On Wednesday last week the Informer had to leave his trusty boneshaker at home and get the tube to work because he had a dining appointment in the evening. Riding the London Underground in rush hour is not a pleasant experience. You have to endure a level of physical contact with strangers that, were it [...]
Black clouds were thick on the horizon this week, as a certain manager looked on in horror, watching helplessly as the universe conspired against him and his team. Yep, it was Ericsson’s annual investors’ conference in New York and while England was mourning its darkest hour since losing the World Cup qualifier to Holland in ’93, the Swedish kit vendor was mourning its darkest hour since announcing its Q3 financials last month.
There’s a popular topic among the anti-tech handwringers at the moment: Cyber-bullying. Parents, teachers, politicians – they’re all wailing about the insidious nature of mobile phones and email accounts when they’re in the hands of The Bullies. It never used to be like this, they say.
There have been one or two high profile tragedies involving student suicides after sustained cyber-bullying but, at root, this has nothing to do with technology. Kids will always find new ways to make other kids’ lives miserable, because – by and large – a small but vocal minority of people just aren’t very nice.
That was a familiar playground shout when the Informer was a scab-kneed schoolboy, and one that appears to have replicated itself in the world of corporate telecoms.
In August last year, you’ll remember, China Mobile’s subscriber base became the biggest of any cellular carrier across the globe. This robbed Vodafone of a key piece of press release bombast, given that it could no longer describe itself as the world’s largest mobile operator.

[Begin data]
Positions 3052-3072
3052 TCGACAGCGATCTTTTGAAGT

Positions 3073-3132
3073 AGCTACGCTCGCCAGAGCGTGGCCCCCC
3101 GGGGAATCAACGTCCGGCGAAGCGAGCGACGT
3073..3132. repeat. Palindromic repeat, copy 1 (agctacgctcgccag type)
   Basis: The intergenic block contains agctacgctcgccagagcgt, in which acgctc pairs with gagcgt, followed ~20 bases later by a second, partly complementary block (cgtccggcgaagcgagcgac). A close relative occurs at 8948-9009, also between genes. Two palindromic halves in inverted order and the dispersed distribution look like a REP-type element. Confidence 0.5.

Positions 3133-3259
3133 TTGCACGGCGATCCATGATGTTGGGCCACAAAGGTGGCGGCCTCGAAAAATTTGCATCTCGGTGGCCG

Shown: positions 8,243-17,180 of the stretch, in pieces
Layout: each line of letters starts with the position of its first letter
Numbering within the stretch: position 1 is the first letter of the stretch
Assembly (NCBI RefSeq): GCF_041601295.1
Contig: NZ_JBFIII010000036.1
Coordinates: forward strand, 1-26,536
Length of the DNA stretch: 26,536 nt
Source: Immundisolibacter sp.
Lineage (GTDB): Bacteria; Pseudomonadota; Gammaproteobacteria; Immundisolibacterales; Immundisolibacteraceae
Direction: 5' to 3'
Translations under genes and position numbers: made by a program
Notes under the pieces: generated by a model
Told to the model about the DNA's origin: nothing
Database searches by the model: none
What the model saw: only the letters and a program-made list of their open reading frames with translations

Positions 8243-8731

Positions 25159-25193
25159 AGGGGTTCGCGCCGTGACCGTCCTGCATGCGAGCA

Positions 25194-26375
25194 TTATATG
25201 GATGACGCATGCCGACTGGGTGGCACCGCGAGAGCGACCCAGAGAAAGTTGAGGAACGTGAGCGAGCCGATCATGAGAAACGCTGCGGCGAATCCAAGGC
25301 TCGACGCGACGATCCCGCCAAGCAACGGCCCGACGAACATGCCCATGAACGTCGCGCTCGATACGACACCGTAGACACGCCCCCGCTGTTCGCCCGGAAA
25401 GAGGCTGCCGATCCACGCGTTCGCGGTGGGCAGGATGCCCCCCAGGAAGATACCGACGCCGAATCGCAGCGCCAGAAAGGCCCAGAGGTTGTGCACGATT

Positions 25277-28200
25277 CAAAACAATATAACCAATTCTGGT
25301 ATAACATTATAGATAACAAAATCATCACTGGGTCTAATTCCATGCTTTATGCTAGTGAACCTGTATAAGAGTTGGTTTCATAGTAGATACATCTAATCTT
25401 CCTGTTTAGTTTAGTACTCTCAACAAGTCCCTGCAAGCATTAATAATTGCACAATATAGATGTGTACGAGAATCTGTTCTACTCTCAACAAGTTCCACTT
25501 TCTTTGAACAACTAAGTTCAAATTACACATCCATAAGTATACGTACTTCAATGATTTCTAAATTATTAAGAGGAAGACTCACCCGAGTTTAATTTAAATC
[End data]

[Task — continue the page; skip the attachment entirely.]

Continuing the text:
“Mother said I was a dancer before I could walk,” sang one of the ladies from Abba, although the Informer doesn’t know if it was the demure blonde, or the slightly intimidating brunette. Even as an infant, the Informer found this statement a little hard to take in. You can’t dance before you can walk, just like you can’t run before you can walk, although this industry’s certainly tried that a few times – not least with music services.
Lovers of word play the world over will rejoice at the news that users of social networking tool Facebook can now update their profiles using the speech to text application Spinvox. For those who aren’t familiar with it, Spinvox converts voicemails into text messages and the technology has now been adapted to let users post [...]
It’s not really the kind of week in which the Informer feels like mentioning football. But, when he wasn’t watching England crash out of the Euro 2008 qualifiers, he was sifting his way through the world of contactless payments, and he came across the news that UK operator Orange and UK football club Manchester City are trialling a new mobile-based ticketing system for matches.
Way back when the Informer was a lad, during the summer holidays he would invariably spend part of each day playing the board game Monopoly with his siblings. It’s not so much that electronic entertainment didn’t exist – it did – it’s just that it existed in the form of the Commodore 64; the worst computer ever sold. You never got to play the games, you just watched the cassette tapes turn round in the machine until, after about ten minutes – when the tape was about to run out and the game was supposed to load – a message appeared on the screen saying “Syntax error: Line 20″. Then it all went dead.
In the world of Association Football, you can pretty much tell when a manager is about to get the boot, so to speak. What happens is that the chairman or the board of the football club respond to well-informed speculation that the manager’s up for the old heave-ho by issuing a public declaration that he has their full and loyal support. Then, a week or two later, they sack him.